We were with a big group, around 50 people. We supported and guided each other. Between everyone we knew how to get there.
I arrived at the border in Laredo, Texas. I was in a detention center for five days.
The detention center was an unforgettable experience.
I don’t think it is easy to hear … there were more than 60 people in a cell. All sleeping on the floor or on a cement embankment. There was only one bathroom, and the food they gave you-- bread with cheese and one little apple. That was what we survived on. Thanks be to God that the A/C in our cell was broken. We could see from our cell that people in other cells were freezing. The only thing they give you when you are cold is a piece of aluminum paper (mylar blanket) to wrap yourself in and then you must adapt.
When you need to do your necessities, you have to do them in front of others because there is only one toilet in the cell.
We didn’t have much contact with officials only when it was time to ask for food or if I needed to ask for things for the baby like milk or bread, things like that.
My mother received a call saying they had me in the detention center. She was afraid. They asked if she would be responsible for me. She said yes. I had to sign some papers.
From Texas I traveled two days on a bus to get to Utah where my parents live.
My goal was to come to the U.S. to find my parents so I could have their support. I had no one else after my grandparents died. My grandfather died when I was four months pregnant.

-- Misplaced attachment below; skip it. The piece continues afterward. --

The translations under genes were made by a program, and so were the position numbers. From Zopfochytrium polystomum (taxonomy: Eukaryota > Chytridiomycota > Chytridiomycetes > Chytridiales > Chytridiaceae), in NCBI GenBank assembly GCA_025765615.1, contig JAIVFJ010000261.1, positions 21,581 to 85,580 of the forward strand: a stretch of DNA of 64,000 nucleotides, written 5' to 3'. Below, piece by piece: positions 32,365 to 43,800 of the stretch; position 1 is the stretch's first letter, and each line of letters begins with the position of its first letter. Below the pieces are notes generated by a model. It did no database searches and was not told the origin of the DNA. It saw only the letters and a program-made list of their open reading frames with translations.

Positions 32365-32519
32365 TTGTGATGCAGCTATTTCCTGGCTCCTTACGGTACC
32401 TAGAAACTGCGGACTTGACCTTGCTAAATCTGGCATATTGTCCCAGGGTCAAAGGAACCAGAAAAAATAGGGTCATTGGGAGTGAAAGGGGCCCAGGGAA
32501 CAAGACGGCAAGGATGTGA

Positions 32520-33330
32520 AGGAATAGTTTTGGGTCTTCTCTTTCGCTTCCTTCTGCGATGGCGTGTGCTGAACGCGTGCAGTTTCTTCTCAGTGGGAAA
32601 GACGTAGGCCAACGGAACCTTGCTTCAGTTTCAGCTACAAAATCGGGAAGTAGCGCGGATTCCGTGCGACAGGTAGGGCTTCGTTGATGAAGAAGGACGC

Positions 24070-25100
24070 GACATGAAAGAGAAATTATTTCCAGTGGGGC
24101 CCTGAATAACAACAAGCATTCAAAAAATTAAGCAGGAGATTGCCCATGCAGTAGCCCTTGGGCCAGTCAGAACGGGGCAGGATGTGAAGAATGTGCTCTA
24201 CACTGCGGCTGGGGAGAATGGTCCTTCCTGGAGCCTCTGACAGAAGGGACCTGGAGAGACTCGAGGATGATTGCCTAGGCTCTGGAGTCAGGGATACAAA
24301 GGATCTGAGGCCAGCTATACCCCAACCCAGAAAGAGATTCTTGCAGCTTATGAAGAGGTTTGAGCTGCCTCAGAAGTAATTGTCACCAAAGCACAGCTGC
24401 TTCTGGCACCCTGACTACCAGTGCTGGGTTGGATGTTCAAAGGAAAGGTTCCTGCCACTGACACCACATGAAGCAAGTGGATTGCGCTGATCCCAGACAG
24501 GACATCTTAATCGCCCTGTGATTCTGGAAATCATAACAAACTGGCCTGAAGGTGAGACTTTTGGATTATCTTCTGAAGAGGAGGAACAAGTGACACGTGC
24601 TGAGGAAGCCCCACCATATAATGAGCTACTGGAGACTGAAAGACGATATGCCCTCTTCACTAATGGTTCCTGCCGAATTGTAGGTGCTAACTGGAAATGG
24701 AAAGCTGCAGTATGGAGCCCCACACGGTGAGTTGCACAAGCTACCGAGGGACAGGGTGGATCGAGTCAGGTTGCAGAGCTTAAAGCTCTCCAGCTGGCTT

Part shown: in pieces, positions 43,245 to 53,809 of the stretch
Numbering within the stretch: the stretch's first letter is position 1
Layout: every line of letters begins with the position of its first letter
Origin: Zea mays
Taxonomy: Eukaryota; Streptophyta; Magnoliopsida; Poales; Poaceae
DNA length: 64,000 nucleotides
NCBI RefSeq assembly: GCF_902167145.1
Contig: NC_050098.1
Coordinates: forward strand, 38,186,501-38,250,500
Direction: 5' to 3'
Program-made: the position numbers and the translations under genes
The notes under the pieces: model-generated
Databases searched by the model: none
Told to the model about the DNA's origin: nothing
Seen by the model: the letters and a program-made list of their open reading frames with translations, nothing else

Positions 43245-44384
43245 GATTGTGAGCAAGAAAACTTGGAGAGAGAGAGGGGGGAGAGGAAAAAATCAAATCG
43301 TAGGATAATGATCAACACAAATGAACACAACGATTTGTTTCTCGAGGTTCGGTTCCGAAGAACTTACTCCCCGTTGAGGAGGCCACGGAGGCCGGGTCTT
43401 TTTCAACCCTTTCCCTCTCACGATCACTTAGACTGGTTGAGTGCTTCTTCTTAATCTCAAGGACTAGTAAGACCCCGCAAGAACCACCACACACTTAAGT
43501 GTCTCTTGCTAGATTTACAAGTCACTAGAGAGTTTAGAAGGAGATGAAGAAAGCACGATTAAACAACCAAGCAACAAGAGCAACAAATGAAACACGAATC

I got off the bus and saw my mother for the first time in 27 years.
We arrived in the middle of the night. I got off the bus and saw my mother for the first time in 27 years. My baby looked at her and said “grandma” and threw herself at her. I hugged my mother and my little sister. It was a dream come true, to see my parents after 27 years and to know that I had arrived in a country where I could protect my daughter and have the support of my parents.
I devoted myself to enjoying my family and getting to know my siblings. I couldn’t work because they did not give me a work permit. I depended on the support of my siblings who helped me with the baby and the church who supported me at that time.
I had a year to present my asylum case, but unfortunately, I was badly advised by worthless lawyers. My case was lost through bad representation. It is their fault that I am here fighting because the work they did was very bad, very bad.
When I lost my case and the lawyer filed an appeal, we had not yet received a reply about the appeal when immigration ordered my deportation.
They ordered me to go. “You have to go. You have your tickets. You are deported.” And I said “but I have a case pending.” They wouldn’t wait for the reply on my case. They didn’t care.
The lawyer had requested an emergency stay of removal so I thought maybe when I’m at the airport they’ll call and say “Emilia, they’ve accepted your stay of removal because you have a case pending.” So at 5 in the afternoon they told me no, it was turned down completely.
I was with my mother saying my goodbyes when I learned I was denied. I didn’t know what to do. What was I going to do in Honduras where death awaits me and my daughter?
I called the church, and asked if they would offer us sanctuary. I wanted to protect my daughter. They told me yes, the church was amenable to receiving me and giving me sanctuary. So instead of going to the airport I came to the church. I grabbed my daughters and came to the church and here I’ll stay until I can guarantee protection for my daughter. Because I’d rather be locked behind the doors of the church than to put one foot in Honduras where my life has no value, and my daughters’ lives have even less.
I’d rather be locked behind the doors of the church than to put one foot in Honduras where my life has no value, and my daughters’ lives have even less.
I was not a member of the church when they decided to open their doors to me.